Women farmers need land but not all want expropriation

Ipeleng Makae grows vegetables in her yard, which puts food on the table and pays school fees, but she could do more with a bigger piece of land. (Paul Botes/M&G)

Ipeleng Makae grows vegetables in her yard, which puts food on the table and pays school fees, but she could do more with a bigger piece of land. (Paul Botes/M&G)

Read the Mail & Guardian’s full coverage of the constitutional amendment hearings here.

Dressed in 7cm-high lace-up boots, faux-leather tights and flashing a gold-tooth-capped smile, Ipeleng Makae would hardly be considered a poster child for farming. But her girl-about-town image is a deceptive one.

In a car park outside the Kimberley City Hall, the 35-year-old is applying make-up as she prepares to make an oral submission to the joint constitutional review committee on whether section 25 of the Constitution should be amended to allow for the expropriation of land “in the public interest without compensation”.

The Kimberley hearings — the final leg in the Northern Cape’s hearings after those in Concordia, Upington and Kuruman — form part of national hearings on section 25, which addresses property ownership. Earlier this year, the National Assembly and the National Council of Provinces mandated the committee to review this section. More than 700 000 written representations on land expropriation were submitted by the public.

‘Change this thing’

Makae’s argument is simple: “Anything written by a person can be changed by a person. So, for me, I want this thing changed.”

Introduced to farming by her grandfather and father, Makae says she “grew up with it; with that passion for farming”.

Seeing the unemployment around her in Kamden, about 50km from Kuruman, the married mother of three began farming on her own in 2014 “so that I can put something on the table at my place for my family”.

Unable to afford a decent-sized piece of land, Makae farms in her back yard. “It’s small-small; not so big. But we can do something on it,” she says of the area on which she grows spinach, onion and beetroot.

She uses her yield in her catering business, supplies vegetables to schools and Kamden’s resi-
dents pay “R10 a bunch of spinach”.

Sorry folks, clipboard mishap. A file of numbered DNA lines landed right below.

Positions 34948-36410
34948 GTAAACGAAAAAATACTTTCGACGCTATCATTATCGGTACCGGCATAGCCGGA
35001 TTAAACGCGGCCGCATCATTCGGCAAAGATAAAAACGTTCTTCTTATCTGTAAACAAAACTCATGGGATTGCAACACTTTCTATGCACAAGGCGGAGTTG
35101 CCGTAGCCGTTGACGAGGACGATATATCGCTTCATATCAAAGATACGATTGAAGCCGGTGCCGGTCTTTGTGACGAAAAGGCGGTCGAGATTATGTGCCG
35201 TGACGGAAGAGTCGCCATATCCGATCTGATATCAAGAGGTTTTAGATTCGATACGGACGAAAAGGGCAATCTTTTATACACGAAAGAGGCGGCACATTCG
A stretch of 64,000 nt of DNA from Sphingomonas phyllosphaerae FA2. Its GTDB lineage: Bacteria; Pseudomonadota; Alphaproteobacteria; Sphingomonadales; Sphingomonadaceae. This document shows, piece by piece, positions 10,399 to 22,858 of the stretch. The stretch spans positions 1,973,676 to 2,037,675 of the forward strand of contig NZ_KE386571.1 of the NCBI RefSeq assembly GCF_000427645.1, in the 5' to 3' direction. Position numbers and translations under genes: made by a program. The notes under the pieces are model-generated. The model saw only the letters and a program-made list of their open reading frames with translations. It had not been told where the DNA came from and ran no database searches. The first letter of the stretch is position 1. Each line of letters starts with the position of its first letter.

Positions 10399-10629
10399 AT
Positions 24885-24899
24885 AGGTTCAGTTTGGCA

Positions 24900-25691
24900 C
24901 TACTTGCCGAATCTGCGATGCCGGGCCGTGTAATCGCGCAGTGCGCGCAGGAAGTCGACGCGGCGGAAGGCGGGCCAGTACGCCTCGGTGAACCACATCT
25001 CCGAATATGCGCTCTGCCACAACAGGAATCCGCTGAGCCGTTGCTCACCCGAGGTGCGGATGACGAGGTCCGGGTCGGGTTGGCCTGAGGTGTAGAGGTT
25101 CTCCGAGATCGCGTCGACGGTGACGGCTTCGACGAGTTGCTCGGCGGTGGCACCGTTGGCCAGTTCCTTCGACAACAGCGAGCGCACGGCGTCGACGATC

But it is her frustration about not being able to expand her business that has brought her to Kimberley to address the committee.

“We have a lot of issues,” she says of small-scale farmers. “We don’t have our own farm so we can’t go to the bank and ask for a loan to start a business. So, for me, this thing [section 25] must be amended.

“You know,” she says, pauses and adds: “No, I don’t want to say this, so let me keep quiet.”

Then, changing her mind, she continues: “The whites, nè, the whites take our belongings.  They took this land from our grandfathers, so it is a very big problem for us, because we can’t do anything. Can’t even get a loan from a bank. When you don’t have land, you have nothing. When you have land, you have something. You can do anything there.

“This continent is Africa. We are African. The African people must have it.”

‘Expropriation will be chaos’

Makae was one of 12 women who were part of Kedinametse Maluleke’s goats project, which aims to assist young women to become successful farmers.

Driving from the Thabiso Moorosi Centre — where the Kuruman leg of the hearings took place — to her communal farm in Kamden, 46-year-old Maluleke says she has been farming since her mid-20s.

Like Makae, Maluleke was introduced to farming by her grandfather and father. “My father had cattle and goats and we used to help him after school and during school holidays. I really enjoyed it as a child. I loved milking the cows.”

Kedinametse Maluleke (above) and Aysha Samiullah (below) don’t support the expropriation of land without compensation. Maluleke says politicians are driving it for their own purposes and Samiullah says taking land that may be someone’s birthright is wrong. (Paul Botes/M&G)

It was after finishing her matric and having “nothing to do” that she turned this love into feeding her family.

“I have to pay school fees but I don’t have R20 000 to pay, so I have to go to the cattle. Every time I need money, I go to the cattle. The cattle, the goats, they help us,” she says.

Establishing the goats project, she says, was a way of empowering young women in the area. “We were just housewives, so we were just at home not doing anything. [But with farming] we could make a living.”

Ipeleng Makae was one of 12 women who worked on a goats project that aimed to support women farmers but failed because of a lack of funds. (Paul Botes/M&G)

Despite the project no longer being in existence — largely because of a lack of funding — Maluleke says she is pleased that four of the project’s 12 women are still farming. “The others,” she says, “are working at the mines or for government.”

The decision of the majority of these women to jump ship for more stable jobs should come as little surprise, given the difficulties they face — not least of which is the drought in the province, now in its fourth year.

The tiny reservoir near the farm’s entrance is a little more than a quarter of its total capacity.

“During August, September, October, we struggle. The water goes down. So every day we have to take the bakkie and drive about 30km to get 50 litres of water to give to the cattle.

“But still they become thin because they are not eating well,” Maluleke adds, referring to the problem of overgrazing. This, she says, is as a result of “other farmers having the cattle graze on the land. We’ve tried speaking to the authorities about this but nothing is being done. We need more land.”